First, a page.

The man held for the fatal stabbing last week of a British lawmaker had been referred to the British government’s anti-extremism program, called Prevent, because of his radical Islamist views, but the country’s security services, including MI5 - Britain’s domestic intelligence agency - had not deemed him a serious threat requiring monitoring, confirmed British officials.
Police have not released the name of the suspect, but local media have identified him as Ali Harbi Ali, a 25-year-old British national of Somali descent. Britain’s Sunday Times newspaper reported that the suspect’s father, Harbi Ali Kullane, a former adviser to Somalia’s prime minister, said British counter-terrorism police had visited him at his home in north London.
“I’m feeling very traumatized. It’s not something that I expected or even dreamed of,” the suspect’s father told the newspaper following the murder Friday of Conservative MP David Amess.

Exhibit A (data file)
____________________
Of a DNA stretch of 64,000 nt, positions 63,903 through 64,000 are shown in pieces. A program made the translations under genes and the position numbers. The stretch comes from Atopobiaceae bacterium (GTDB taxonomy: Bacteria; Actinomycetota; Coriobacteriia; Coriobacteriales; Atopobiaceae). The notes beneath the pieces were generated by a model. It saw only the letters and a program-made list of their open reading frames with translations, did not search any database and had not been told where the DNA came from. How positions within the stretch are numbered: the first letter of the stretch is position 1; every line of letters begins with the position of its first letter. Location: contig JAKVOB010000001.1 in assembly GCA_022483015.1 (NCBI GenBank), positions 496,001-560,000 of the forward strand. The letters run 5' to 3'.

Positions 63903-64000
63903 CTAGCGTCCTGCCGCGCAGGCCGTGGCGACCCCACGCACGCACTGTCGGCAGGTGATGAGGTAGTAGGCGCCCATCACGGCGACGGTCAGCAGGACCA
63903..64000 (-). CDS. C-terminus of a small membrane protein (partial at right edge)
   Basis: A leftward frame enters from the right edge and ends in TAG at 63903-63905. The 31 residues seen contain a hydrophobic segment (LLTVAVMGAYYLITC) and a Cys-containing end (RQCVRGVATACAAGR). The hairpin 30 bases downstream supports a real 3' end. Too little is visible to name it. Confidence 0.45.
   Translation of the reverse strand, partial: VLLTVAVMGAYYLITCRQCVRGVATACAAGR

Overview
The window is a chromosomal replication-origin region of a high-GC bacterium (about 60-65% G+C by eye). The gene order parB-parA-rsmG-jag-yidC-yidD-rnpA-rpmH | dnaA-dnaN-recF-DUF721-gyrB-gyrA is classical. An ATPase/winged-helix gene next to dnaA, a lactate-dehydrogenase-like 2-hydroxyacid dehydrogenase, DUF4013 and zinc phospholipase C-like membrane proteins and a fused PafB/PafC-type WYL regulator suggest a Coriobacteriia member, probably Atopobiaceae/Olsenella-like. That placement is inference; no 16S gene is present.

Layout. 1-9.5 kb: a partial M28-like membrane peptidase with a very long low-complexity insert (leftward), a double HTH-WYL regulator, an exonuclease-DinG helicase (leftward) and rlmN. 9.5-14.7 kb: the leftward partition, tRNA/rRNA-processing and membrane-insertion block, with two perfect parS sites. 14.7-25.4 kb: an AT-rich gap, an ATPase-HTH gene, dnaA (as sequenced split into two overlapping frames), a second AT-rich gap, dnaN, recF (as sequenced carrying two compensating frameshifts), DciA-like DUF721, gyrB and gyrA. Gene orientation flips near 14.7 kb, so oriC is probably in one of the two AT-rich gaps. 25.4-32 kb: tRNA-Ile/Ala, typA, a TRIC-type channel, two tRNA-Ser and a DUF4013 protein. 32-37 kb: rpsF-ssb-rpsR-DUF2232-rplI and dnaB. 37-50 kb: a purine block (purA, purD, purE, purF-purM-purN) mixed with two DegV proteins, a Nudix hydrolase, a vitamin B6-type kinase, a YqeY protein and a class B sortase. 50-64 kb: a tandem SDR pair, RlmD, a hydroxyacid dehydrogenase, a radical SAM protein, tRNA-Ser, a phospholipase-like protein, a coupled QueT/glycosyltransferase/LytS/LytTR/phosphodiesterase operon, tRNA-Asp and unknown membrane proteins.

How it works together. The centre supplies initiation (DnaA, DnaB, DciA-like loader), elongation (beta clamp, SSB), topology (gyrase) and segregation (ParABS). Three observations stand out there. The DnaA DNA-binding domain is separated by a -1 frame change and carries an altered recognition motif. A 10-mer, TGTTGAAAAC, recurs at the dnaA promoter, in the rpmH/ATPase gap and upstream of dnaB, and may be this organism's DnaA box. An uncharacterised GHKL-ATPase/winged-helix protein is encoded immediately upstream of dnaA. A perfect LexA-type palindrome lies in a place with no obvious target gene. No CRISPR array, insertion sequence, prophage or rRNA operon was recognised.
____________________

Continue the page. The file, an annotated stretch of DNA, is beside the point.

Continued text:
The lawmaker was stabbed multiple times while meeting with constituents at a church hall an hour’s drive east of London. The Metropolitan Police have confirmed early investigations of the slaying suggest “a potential motivation linked to Islamist extremism,” but have so far refrained from going into any details publicly.
Ali was born in London. Many members of his wider family live in Somalia, where his aunt is head of a security think tank in Mogadishu. Ali’s uncle is Somalia’s ambassador to China.
Britain’s security and counter-terror agencies have warned cabinet ministers of a possible wave of future attacks by what they term “bedroom radicals,” lone wolf militants radicalized online during pandemic lockdowns. Investigators are trying to establish whether Ali fits that profile and whether his radicalization intensified during the lockdown.
They have so far found no evidence that he traveled overseas to train, a British official told VOA. The Sun newspaper quoted security sources as saying that Ali became increasingly radicalized after watching militant videos on YouTube.